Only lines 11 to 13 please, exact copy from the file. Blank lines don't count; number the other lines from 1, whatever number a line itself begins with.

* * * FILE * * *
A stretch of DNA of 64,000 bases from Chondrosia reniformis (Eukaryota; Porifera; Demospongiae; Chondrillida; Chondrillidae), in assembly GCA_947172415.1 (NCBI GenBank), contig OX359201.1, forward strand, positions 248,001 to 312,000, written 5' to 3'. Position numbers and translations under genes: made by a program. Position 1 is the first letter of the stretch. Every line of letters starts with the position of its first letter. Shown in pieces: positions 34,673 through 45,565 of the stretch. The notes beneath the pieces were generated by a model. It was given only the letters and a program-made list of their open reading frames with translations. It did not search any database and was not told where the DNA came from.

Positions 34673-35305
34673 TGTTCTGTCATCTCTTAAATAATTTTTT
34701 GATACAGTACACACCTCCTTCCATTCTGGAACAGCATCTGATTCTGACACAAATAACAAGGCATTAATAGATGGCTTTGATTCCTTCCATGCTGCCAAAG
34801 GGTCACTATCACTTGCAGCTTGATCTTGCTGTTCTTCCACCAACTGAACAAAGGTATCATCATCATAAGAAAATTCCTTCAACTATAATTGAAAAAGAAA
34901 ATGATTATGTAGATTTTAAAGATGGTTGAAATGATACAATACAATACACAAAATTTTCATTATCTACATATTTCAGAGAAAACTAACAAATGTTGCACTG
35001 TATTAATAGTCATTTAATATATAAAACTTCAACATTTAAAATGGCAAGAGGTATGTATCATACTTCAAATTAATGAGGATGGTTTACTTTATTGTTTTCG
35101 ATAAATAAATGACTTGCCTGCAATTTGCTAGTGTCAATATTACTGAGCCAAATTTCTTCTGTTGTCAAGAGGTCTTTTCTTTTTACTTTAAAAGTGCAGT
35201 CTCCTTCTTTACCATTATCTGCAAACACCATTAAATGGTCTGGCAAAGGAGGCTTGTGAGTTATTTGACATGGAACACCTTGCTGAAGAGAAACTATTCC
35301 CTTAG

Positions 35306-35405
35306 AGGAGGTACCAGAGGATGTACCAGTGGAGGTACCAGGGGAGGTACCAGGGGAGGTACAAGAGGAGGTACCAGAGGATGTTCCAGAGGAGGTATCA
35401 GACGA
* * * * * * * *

Positions 35306-35405
35306 AGGAGGTACCAGAGGATGTACCAGTGGAGGTACCAGGGGAGGTACCAGGGGAGGTACAAGAGGAGGTACCAGAGGATGTTCCAGAGGAGGTATCA
35401 GACGA